This is an old one I clipped out of a Bon Appetit about a thousand years ago and had only made once for some reason. I didn't add enough milk at first, and then I ended up overworking them a bit. I definitely need practice on my scone-making, but they're excellent. More of an afternoon tea thing than breakfast maybe, because they are relatively sweet.

Wednesday, March 17, 2010

6. The Blade Itself

The first relatively new fantasy I have read in what feels like forever. I kept putting it down for some reason, but I finally finished it last night. Definitely an interesting book, though I didn't find it flawless.

The characters are the standout feature of this series for me so far. The setting is fine, the dialog is mostly very good, very occasionally slides into didacticism, the plot I'll get to later in this post. The action scenes are, as one of the blurbs promised, excellent. The people are occasionally frustrating, but on the whole they reward patience.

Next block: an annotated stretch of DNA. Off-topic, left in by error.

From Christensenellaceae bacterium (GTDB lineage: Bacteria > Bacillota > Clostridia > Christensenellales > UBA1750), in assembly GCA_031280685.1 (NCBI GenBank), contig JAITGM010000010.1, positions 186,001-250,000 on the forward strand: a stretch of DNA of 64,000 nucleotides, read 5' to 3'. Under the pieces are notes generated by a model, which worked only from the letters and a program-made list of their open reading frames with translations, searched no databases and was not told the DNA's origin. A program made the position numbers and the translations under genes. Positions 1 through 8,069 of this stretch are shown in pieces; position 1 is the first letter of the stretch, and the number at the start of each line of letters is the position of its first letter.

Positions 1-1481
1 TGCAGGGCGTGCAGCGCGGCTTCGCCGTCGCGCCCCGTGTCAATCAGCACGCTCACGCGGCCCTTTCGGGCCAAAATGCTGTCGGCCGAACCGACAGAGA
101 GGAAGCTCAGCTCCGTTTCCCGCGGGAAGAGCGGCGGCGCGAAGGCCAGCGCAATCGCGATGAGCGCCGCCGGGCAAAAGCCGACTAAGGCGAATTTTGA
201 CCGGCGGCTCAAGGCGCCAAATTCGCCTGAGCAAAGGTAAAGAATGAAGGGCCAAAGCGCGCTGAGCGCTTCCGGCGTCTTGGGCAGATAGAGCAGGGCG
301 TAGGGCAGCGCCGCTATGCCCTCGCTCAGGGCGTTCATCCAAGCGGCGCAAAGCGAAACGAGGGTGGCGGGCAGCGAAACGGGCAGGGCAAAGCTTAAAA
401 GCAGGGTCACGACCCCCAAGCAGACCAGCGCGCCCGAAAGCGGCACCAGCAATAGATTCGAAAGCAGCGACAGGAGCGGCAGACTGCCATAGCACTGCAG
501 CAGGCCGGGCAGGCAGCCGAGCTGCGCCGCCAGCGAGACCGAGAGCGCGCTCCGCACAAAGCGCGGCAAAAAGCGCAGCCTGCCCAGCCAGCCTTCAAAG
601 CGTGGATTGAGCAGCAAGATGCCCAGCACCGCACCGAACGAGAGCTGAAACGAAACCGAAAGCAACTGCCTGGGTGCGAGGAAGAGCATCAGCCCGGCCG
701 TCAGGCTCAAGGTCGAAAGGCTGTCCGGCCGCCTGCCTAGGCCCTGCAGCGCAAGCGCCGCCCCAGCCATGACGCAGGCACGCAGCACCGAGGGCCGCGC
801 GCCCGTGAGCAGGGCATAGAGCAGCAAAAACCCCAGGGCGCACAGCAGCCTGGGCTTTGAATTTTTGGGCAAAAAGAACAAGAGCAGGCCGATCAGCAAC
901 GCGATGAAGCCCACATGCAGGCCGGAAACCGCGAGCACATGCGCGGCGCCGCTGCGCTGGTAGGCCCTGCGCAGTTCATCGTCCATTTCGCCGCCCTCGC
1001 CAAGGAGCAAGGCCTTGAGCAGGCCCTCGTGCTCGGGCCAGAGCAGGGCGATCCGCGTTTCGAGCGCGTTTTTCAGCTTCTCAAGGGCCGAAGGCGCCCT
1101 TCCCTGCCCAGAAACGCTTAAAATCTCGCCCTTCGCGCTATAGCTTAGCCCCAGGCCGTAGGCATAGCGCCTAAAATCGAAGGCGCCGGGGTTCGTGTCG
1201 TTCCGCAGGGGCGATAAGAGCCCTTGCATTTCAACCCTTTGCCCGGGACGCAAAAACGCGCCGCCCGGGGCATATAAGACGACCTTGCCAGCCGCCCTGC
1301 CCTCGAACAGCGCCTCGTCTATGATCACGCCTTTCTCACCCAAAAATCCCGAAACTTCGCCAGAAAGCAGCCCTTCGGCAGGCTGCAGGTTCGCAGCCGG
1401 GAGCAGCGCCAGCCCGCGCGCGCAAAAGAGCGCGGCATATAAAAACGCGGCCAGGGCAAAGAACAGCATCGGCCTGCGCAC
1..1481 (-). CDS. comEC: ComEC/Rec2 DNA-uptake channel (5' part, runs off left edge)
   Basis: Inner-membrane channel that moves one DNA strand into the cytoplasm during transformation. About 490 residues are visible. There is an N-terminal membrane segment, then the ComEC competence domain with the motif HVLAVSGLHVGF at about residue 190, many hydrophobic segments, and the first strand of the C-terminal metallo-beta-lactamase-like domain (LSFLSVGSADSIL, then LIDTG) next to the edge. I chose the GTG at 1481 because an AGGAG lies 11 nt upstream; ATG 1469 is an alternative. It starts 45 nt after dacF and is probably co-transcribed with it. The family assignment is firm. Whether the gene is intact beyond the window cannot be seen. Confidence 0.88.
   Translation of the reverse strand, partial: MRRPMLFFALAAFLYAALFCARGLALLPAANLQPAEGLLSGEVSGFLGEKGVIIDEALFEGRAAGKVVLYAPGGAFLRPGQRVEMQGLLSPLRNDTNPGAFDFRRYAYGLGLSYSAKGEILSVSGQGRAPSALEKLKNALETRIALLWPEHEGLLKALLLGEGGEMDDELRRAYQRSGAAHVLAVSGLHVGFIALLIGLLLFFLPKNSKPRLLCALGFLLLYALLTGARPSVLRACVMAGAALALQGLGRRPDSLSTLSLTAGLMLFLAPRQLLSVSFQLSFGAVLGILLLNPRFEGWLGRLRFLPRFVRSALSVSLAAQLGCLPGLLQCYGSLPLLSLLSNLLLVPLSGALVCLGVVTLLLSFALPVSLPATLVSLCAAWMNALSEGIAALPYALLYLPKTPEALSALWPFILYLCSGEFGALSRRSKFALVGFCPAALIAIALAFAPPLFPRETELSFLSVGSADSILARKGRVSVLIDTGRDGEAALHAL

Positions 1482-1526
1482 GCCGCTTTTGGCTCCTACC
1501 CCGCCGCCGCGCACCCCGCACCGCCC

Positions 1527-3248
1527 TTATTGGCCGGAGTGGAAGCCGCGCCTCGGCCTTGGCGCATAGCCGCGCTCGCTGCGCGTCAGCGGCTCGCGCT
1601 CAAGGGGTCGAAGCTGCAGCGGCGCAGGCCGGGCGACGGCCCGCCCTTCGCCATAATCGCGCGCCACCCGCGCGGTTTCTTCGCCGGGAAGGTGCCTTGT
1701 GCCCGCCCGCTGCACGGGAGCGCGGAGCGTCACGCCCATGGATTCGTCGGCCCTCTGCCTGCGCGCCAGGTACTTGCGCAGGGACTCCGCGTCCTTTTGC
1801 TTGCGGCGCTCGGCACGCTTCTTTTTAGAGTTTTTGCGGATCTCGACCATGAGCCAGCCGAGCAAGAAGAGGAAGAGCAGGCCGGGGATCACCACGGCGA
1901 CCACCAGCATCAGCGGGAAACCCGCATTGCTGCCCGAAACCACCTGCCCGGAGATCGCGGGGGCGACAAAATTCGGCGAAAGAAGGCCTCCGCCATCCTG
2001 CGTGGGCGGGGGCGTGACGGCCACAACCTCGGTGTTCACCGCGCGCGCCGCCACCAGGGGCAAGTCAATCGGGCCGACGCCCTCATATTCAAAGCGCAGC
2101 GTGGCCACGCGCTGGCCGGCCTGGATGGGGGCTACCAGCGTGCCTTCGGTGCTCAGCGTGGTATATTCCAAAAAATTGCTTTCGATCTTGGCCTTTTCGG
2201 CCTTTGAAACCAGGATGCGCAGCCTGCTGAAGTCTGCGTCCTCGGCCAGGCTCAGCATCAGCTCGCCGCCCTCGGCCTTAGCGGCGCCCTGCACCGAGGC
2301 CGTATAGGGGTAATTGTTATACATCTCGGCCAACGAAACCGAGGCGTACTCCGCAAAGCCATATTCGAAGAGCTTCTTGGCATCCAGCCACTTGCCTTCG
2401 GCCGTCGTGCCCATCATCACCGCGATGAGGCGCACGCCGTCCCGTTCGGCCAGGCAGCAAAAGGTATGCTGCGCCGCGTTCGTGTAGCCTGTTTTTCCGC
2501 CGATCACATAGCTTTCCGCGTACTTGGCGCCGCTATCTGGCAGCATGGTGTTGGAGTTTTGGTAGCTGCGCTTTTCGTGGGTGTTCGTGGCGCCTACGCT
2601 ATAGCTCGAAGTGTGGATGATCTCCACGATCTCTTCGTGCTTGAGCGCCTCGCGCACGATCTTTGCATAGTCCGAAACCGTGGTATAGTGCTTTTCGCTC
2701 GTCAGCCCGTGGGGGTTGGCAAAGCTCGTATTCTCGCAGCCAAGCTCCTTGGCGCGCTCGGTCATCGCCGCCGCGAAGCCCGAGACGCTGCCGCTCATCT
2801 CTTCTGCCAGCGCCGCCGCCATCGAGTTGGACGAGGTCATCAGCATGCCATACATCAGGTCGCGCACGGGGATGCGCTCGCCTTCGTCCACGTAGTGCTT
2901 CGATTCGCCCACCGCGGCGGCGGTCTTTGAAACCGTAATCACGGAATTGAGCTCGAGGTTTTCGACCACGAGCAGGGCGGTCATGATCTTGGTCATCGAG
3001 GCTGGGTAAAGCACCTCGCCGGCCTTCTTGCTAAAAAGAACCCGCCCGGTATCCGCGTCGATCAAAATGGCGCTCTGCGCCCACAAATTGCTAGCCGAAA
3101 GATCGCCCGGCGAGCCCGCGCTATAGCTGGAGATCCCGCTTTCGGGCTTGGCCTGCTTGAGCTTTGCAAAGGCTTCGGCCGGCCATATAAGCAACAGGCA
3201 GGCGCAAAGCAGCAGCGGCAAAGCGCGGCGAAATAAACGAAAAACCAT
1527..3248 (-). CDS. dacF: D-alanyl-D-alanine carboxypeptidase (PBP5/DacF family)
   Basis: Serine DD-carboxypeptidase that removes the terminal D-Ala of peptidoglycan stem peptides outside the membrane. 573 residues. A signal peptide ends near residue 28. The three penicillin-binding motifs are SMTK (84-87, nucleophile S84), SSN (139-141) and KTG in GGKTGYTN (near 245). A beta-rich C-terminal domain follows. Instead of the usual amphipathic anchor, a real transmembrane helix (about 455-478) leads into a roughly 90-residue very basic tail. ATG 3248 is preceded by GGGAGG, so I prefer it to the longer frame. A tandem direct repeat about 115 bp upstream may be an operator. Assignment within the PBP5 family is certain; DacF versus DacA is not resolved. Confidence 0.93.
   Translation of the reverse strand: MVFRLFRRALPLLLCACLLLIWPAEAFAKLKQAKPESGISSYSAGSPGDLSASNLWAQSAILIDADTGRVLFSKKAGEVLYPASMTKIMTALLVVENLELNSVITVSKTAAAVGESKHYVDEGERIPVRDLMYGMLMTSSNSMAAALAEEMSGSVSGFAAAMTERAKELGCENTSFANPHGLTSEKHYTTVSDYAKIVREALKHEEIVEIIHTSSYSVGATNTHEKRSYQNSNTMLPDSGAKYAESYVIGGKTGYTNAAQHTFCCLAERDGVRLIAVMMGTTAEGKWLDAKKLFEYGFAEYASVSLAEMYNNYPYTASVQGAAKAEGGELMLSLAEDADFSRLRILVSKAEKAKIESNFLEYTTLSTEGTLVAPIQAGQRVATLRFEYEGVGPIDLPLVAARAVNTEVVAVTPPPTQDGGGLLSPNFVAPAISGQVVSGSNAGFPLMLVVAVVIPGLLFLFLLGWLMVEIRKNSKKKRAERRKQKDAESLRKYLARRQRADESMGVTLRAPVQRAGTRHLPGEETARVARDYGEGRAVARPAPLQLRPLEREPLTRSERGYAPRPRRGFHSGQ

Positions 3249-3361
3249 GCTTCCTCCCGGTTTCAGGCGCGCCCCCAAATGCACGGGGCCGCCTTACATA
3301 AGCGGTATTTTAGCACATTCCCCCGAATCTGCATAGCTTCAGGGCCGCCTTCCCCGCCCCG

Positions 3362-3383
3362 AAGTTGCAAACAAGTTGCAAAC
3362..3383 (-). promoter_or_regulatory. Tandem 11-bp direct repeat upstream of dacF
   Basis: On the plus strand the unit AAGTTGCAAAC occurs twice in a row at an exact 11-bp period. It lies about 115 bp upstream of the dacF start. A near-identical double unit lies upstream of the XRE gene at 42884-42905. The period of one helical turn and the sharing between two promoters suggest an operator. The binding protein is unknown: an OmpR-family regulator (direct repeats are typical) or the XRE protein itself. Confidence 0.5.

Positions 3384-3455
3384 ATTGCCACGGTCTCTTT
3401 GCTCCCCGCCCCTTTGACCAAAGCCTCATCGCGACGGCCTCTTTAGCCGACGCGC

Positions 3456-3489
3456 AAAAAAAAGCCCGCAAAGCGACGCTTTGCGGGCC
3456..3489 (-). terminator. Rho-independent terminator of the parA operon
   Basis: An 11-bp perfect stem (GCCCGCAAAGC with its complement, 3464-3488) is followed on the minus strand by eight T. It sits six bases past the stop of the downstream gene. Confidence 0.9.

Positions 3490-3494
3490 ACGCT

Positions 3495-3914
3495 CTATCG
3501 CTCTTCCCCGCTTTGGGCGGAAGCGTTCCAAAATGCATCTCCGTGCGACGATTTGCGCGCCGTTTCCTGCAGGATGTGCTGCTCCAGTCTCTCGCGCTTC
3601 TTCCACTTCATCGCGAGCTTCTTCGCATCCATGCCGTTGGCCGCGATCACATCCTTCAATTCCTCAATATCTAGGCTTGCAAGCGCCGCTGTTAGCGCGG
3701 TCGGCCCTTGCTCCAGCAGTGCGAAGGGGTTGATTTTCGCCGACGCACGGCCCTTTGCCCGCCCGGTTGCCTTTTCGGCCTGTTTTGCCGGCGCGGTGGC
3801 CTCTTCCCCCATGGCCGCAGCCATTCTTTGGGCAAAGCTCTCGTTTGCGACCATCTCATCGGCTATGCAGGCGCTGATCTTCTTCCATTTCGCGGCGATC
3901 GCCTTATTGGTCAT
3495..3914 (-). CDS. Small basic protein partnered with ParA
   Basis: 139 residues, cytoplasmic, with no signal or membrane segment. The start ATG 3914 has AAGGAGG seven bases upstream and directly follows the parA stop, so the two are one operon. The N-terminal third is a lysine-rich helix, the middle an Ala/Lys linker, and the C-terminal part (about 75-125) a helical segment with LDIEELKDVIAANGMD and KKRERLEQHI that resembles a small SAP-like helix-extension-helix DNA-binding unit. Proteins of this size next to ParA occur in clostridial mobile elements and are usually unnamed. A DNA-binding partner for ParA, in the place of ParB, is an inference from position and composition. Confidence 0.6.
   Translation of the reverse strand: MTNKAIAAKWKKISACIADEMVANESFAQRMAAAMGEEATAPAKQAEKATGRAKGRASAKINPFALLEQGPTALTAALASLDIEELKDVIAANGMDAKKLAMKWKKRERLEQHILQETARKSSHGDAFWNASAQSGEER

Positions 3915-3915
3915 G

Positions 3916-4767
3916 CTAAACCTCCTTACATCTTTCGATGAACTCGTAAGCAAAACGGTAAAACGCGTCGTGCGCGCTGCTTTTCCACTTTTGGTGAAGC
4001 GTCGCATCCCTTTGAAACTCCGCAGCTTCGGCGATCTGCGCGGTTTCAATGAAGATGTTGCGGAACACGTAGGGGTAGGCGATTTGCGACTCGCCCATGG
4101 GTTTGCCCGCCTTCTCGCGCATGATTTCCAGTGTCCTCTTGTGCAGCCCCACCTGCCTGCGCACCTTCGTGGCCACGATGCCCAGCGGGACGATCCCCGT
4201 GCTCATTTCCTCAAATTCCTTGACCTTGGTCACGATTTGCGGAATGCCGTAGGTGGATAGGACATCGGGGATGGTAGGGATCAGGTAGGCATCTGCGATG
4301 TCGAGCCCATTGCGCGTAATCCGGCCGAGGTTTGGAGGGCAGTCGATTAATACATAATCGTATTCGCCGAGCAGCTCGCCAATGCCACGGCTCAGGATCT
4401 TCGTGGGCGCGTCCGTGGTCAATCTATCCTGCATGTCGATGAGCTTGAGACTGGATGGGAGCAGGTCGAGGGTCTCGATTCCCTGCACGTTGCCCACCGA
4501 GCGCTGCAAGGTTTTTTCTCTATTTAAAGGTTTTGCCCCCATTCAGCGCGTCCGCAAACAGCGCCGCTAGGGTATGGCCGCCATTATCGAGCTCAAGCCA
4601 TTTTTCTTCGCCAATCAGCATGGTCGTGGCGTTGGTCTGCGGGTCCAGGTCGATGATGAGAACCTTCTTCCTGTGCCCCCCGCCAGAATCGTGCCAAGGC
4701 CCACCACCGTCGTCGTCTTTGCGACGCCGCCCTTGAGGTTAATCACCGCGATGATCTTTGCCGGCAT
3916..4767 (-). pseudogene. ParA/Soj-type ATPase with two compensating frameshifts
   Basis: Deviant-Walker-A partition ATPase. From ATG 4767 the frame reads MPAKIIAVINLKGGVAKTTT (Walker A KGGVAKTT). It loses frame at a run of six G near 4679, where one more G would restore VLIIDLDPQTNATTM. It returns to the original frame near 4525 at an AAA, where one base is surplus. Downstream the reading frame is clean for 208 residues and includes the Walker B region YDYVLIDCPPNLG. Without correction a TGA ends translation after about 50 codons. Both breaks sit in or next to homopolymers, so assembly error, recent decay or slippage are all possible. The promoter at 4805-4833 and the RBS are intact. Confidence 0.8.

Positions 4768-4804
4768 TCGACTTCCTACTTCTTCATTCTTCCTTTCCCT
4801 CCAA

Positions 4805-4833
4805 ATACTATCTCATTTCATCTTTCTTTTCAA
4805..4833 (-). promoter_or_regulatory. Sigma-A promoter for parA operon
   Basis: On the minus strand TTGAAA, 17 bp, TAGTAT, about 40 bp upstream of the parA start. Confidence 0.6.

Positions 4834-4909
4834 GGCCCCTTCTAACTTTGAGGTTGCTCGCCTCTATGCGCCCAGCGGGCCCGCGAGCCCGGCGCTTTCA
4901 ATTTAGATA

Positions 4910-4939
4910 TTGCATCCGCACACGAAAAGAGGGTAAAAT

They are not uncomplicated, and that is a very good thing and, I think, difficult to pull off. Logen is easily the most sympathetic of the main characters--the barbarian warrior grown philosophical and somewhat ashamed of his life's path--but that past can't be disowned, and by the end of the book we've seen just how well-deserved is his epithet of "the Bloody-Nine." His little band are somewhat heavily painted with the Noble Savage palette--violent, dangerous men, but who at least live according to some code--and therefore rather show up most of the Union characters. Logen appears to be the only main character who possesses something like a normal sense of humor, which goes a long way toward making him likeable.

Jezal is the hardest for me to put up with; he's vain, shallow, and arrogant, and his only good quality seems to be that he's occasionally aware that he's lacking in quality, which gives one some hope that he'll improve over the series. (This morning I listened to a few chapters of Persuasion on the treadmill; he would have fit perfectly into the Austen milieu of petty, self-obsessed nobility.) Making his love interest a much more interesting character is a bit of a dangerous move, but it does give him something to strive for, and just when you thought his associate West was all Boy Scout, he goes and proves just how wrong that idea was. I'm hoping that Jezal will interact more productively with the other characters in the second book, perhaps grow a sense of perspective.